The main difference between epic and tragedy is that epic uses narration whereas tragedy uses dramatization. Hence, epic is a long poem while tragedy is usually a play. Moreover, an epic is comparatively lengthier a tragedy.
Epic and tragedy are two genres of poetry. Aristotle first explained the nature of both epic and tragedy. Accordingly, both epic poetry and tragic poetry have similar literary characteristics. However, there is a distinct difference between epic and tragedy as well.
Key Areas Covered
1. What is an Epic
– Definition, Characteristics, Examples
2. What is a Tragedy
– Definition, Characteristics, Examples
3. What are the Similarities Between Epic and Tragedy
– Outline of Common Features
4. What is the Difference Between Epic and Tragedy
– Comparison of Key Differences
Aristotle’s poetics, Epic, Genres, Literature, Poetry, Tragedy
What is an Epic
Epic is a long poem that narrates the deeds and adventures of an epic hero who is of historical or legendary or religious significance. The protagonists of these epic narratives encounter ample obstacles and disaster, as well as action and triumph. However, most of these epics end in a tragic manner.
In brief, epic is a prolonged narration of a heroic drama centered on one hero. Therefore, an epic typically consists of many episodes that are broken down to several books such as Homer’s epics are divided into twenty-four books; John Milton’s Paradise Lost has been divided into twelve books.
Ancient oral heroic poetries/stories are considered the origin of epics. Epic consists of single events/actions as its proper content. The greater part of the content is concentrated to teach the hero’s journey, which is full of heroic actions. The action should comprise of a beginning, middle, end, which is usually a tragedy.
The epic hero is someone whose birth details are unusual and is a person with supernatural affinity; a reputed son of a God or a demigod. He is, therefore, a superhuman who has enemies aiming to kill him or kidnap him. Therefore, he is sent away and looked after by foster parents for his protection; however, when he reaches manhood he goes for his future kingdom. As he goes on this journey/quest he engages in deeds of great valor and courage. Eventually he becomes the king, and eventually the divine world interferes with the human world; eventually, the epic hero meets a symbolic death and often has to travel to the underworld.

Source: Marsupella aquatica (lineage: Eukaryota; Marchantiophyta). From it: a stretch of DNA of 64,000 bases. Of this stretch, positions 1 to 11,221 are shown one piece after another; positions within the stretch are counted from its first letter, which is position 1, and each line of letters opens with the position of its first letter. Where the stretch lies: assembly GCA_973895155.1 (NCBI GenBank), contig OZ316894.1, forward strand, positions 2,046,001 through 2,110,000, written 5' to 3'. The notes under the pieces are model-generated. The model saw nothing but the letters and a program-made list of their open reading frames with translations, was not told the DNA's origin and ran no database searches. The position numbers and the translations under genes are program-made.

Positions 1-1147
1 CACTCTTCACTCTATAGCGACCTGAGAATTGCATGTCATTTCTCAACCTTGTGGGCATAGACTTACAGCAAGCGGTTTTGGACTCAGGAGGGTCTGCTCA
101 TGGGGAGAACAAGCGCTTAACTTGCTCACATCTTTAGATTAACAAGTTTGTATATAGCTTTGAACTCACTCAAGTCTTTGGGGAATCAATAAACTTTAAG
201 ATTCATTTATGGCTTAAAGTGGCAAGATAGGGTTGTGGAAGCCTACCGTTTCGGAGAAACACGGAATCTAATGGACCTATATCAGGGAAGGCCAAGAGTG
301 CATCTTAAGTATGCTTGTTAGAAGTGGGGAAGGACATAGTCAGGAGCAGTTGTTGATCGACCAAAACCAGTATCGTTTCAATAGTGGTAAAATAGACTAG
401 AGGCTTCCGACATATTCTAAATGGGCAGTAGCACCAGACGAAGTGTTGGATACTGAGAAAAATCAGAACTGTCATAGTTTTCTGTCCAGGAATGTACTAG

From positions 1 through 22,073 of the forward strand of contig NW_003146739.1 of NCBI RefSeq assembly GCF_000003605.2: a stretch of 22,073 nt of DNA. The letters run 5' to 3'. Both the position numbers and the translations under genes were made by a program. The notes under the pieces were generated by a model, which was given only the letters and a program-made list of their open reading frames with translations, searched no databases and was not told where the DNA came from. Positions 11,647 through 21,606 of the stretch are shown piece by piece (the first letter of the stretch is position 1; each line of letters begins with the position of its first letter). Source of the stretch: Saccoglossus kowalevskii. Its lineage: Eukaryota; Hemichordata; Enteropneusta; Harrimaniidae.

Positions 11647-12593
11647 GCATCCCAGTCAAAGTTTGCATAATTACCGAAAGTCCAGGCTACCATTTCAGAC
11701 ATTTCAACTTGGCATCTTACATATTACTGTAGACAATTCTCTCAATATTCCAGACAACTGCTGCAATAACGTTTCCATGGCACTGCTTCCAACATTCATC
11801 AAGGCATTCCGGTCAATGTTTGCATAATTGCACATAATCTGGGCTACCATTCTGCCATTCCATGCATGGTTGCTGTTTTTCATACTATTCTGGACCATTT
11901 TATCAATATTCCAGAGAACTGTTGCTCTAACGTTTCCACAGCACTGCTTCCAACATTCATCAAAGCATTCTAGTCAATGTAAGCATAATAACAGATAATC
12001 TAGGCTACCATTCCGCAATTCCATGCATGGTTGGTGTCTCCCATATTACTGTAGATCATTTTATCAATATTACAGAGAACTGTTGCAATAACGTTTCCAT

The plot of the epic consists of many episodes unlike that of a tragedy, which makes am epic longer in length than a tragedy. Similarly, the time limit of an epic is not fixed as it has the ability to depict numerous actions/events of different persons happening simultaneously at different times. Accordingly, some characters and events in epics are historical, such as the Trojan War, while other characters are mostly or purely mythological, such as Perseus.
Characteristics of an Epic
- An extensive and prolonged narrative in verse
- Elevated and ceremonial diction, typically comprising of hexametre
- Beginning with an invocation to the muse
- Presence of supernatural beings and marvels
- Presence of a hero who is superhuman, legendary and celebrated, and engages in deeds of great courage and valor
- The hero is typically a male whose character traits represents the ideals of his society
- Has a vast geographic setting of different nations, the world or even the universe
- Conveys timeless and universal themes
Some famous epics are Homer’s Iliad, Homer’s Odyssey, Virgils’ Aeneid, John Milton’s Paradise Lost, Mahabharata, etc.
What is a Tragedy
A tragedy is a dramatic poem or a play comprising of tragic events and having an unhappy ending, especially one concerning the downfall of the main character. Hence, in this, the hero faces his/her downfall by his/her own flaws (harmatia) such as greed, over-ambition, or even an excess of love, honor, or loyalty. It enables to invoke catharsis (effecting through pity and fear the purification of such emotions ) in the audience.
Aristotle explains tragedy as “Tragedy is an imitation of an action that is admirable, complete (composing of an introduction, a middle part, and an ending), and possesses magnitude; in language made pleasurable, each of its species separated in different parts; performed by actors, not through narration; effecting through pity and fear the purification of such emotions.”- Poetics by Aristotle. The earliest known tragedies are all Greek plays as almost all Greek philosophers believed tragedy to be the highest form of literature.
According to Aristotle, a tragedy should consist of mainly six elements: Plot, Character, Thought, Diction, Song and Spectacle. The plot is divided into five acts, and each act is further divided into several scenes. Characters include hero and heroine and other minor characters. Thought refers to the character’s thoughts and feeling during the plot development. The diction should be ‘embellished with each kind of artistic element, which is done by the song. The spectacle refers to the theatrical effect presented on the stage.